Where to start…
Our foster, Athena, was supposed to come a few weeks ago. There was a delay in her arrival from the shelter due to her having a rough spay operation and also that they had to remove a mammary tumor (it turned out to be benign). They had a hard time getting her incisions to heal and she was at the vet for over a week. I wasn’t for sure if we were even going to get her.
This did not stop me from planning. I bought bigger crates, I bought baby gates and I drove 40 minutes to buy the food she was currently eating so that we could slowly transition her to better food. It also gave me a chance to train Doug away from he mudroom.
When I went to pick her up on Saturday, she still had sutures (which I knew would be the case). Upon looking at her underside, it was obvious it didn’t look like it was supposed to. The area where the mammary tumor was removed should have been flat, instead it was raised up like a tennis ball.
We got her in the car. She was timid but sweet. Her sad eyes told her story.
The meet and greet with Doug did not go very well. They lunged at each other pretty early on (on the walk on leash). There was snarling. I was worried about this since Doug has never ever reacted this way but I was more worried about the state of her incisions.
The vet that the rescue uses got us in right away. When we got into the exam room, I noticed that she has a heart-shape-spot on the side of her body.
It took two vets and two vet techs to remove the mangled staples that were buried in her swollen incision areas. They flushed the areas out. They opted to not do new sutures because of the infection, they wanted to see if they would close better on their own, without the staples. They cleaned out her ears, they may never have been cleaned out before, and we left an hour-and-a-half later with her antibiotic and instruction that she should not be outside too much, or lay down outside at all. Her incisions were susceptible to more infection.
She remained sweet as could be.
I got her home and into the mudroom. Doug was hyper aware she was there and kept trying to jump up on the gate (I had three gates separating them, I am nothing if not efficient). She was extremely uneasy in the mudroom. She did not like being in the crate our outside of the crate near the gate. Even when I was in there with her, she was uneasy. I don’t know if she had ever been in a house before. If I left the mudroom, she tried to jump the gates, not a good idea in general or with her incisions.
I tried everything. Leaving her in the mudroom with a visual of me to see if she’d calm down. I went into the mudroom with her. I gave her a frozen peanut butter Kong, then a bully stick, then cheese. She wouldn’t eat. I put Doug in his crate in the office and brought her into the house to see if she would calm down. She didn’t.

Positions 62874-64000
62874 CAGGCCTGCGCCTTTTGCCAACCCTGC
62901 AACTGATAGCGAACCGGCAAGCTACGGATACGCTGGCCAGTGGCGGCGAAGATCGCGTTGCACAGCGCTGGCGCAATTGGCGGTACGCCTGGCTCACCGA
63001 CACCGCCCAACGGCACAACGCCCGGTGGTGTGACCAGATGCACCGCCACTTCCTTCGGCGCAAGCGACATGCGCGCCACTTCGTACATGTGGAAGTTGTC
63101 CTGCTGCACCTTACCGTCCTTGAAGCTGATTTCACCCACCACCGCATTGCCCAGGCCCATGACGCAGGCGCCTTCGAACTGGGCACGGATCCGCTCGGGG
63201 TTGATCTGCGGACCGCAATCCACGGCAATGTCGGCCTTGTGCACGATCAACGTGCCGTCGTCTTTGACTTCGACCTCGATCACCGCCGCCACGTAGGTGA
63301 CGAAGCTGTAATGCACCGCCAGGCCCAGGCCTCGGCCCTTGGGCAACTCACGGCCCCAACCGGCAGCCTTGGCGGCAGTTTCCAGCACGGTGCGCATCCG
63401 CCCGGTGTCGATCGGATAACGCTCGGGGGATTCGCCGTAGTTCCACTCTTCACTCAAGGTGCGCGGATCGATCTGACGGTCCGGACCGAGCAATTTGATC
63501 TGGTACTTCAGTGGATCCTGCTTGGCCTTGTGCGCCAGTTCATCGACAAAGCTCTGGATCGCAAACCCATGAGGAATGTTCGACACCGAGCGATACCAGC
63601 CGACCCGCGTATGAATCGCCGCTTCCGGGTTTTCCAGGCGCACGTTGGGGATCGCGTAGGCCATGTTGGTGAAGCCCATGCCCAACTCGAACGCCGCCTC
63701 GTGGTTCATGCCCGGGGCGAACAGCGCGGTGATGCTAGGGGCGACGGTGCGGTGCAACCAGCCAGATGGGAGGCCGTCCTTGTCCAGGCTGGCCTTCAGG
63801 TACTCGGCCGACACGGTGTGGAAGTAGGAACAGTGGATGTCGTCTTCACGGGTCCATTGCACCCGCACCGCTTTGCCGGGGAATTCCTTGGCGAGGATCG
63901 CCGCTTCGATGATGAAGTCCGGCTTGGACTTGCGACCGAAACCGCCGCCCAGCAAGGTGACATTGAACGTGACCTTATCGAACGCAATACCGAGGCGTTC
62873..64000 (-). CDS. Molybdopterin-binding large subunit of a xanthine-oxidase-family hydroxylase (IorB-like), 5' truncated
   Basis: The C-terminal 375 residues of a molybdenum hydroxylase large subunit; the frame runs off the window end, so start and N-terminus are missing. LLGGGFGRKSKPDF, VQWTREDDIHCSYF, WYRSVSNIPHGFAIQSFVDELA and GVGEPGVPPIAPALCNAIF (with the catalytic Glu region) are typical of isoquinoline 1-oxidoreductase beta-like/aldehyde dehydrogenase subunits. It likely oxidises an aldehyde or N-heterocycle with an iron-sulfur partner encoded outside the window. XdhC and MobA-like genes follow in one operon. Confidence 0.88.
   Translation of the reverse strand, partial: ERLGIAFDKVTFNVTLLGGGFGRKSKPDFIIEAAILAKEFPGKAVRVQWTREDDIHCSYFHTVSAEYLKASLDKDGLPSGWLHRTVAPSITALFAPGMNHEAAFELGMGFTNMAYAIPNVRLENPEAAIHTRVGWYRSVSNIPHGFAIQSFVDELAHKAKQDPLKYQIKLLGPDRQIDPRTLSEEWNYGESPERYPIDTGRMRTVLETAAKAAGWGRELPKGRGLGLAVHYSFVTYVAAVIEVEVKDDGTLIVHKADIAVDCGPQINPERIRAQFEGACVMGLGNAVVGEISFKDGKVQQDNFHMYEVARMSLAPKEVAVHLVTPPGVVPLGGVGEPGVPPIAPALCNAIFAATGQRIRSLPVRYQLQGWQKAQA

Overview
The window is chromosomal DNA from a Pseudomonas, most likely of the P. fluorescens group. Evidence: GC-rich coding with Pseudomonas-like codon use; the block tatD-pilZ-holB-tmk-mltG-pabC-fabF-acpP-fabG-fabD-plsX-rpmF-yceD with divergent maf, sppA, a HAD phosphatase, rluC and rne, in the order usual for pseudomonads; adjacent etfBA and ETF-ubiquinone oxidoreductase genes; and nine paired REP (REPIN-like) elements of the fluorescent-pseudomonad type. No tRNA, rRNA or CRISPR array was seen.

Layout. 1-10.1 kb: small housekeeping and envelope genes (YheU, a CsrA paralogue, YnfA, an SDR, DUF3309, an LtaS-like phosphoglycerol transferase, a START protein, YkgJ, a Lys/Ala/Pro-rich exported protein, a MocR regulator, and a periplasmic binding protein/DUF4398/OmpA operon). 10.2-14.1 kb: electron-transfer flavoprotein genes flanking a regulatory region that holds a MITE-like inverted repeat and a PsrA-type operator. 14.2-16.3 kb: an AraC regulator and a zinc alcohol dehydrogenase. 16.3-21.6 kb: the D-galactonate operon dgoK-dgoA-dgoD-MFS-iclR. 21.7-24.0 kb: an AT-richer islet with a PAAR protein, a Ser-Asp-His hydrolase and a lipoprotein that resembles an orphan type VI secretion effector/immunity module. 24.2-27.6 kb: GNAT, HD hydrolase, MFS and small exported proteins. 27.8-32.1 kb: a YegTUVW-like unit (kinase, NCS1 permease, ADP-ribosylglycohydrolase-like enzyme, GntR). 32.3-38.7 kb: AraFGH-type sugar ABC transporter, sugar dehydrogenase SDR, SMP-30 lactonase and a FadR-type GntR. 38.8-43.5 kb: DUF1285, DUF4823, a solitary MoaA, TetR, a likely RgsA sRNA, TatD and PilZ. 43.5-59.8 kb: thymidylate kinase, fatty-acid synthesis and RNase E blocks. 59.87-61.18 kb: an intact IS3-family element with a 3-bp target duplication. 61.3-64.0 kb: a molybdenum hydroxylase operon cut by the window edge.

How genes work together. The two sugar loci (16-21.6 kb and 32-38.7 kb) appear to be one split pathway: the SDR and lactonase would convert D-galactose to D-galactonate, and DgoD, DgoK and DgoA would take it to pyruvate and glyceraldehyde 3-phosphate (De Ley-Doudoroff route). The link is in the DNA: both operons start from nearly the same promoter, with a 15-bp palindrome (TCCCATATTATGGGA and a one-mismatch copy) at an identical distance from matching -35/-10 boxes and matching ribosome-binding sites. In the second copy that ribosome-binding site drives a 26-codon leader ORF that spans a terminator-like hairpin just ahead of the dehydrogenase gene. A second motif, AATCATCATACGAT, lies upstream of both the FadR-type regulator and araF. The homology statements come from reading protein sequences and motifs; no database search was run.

It was only outside that she was relaxed. She had lived an outside existence for many of her years. After a few minutes outside, she would prance around, sniffing, occasionally coming up to me. It was a gorgeous day on Saturday so I would have stayed outside with her all day had it not been for her incisions.
Every time I brought her back into the house, she panicked. Her and Doug growled at each other from afar, although Doug did start to relax a little. He had no problem eating his Kong or bully stick. But she just barked and whimpered and paced.
I tried to get her more comfortable in the house. The rescue group’s trainer called me and we chatted about her anxiety. Was it Doug? Was it me? Was it the house? Was it how she felt? I had a had a plan for if her and Doug hit it off and for if they didn’t. I however did not have a plan for her being uneasy in the crate, mudroom or house in general.
The trainer asked me to send her photos of the incisions, that maybe the vet was being overly cautious. Once they saw them I think they agreed that she needed to stay as clean as possible to hopefully avoid more surgery. We chatted about options and decided to take her to the 24 hour vet (it was evening) so they could get her calm and get her some pain medication (something we had not gotten at the first vet appointment, even though I asked for them). It was painful to look at her incisions, it had to be painful for her to have them that way.
This vet was about 40 minutes away. She calmed down dramatically in the car. She was timid going into the next vet but I went with her into the back room and got her settled into a cage in the back treatment room. She was perfectly calm in that cage. She sat down and then laid down as I sat with her. She was much more comfortable in this setting over being in my house.
I went over everything with the techs, said my good byes to her and went home. The plan was for her to stay there until they decided if she needed surgery to clean up the incisions.
I went home and felt defeated, mostly for her. I had not thought that day one would be easy or great, I only thought it would be as good as it could be. But with the state of her incisions and her anxiety level, I felt like she had a much rougher time than anyone ever deserved. I’m not sure knowing about her health issue would have made me plan differently.
Doug rounded out the first day of fostering with marking all areas she touched. Luckily for him, I love him and I was way too tired to care.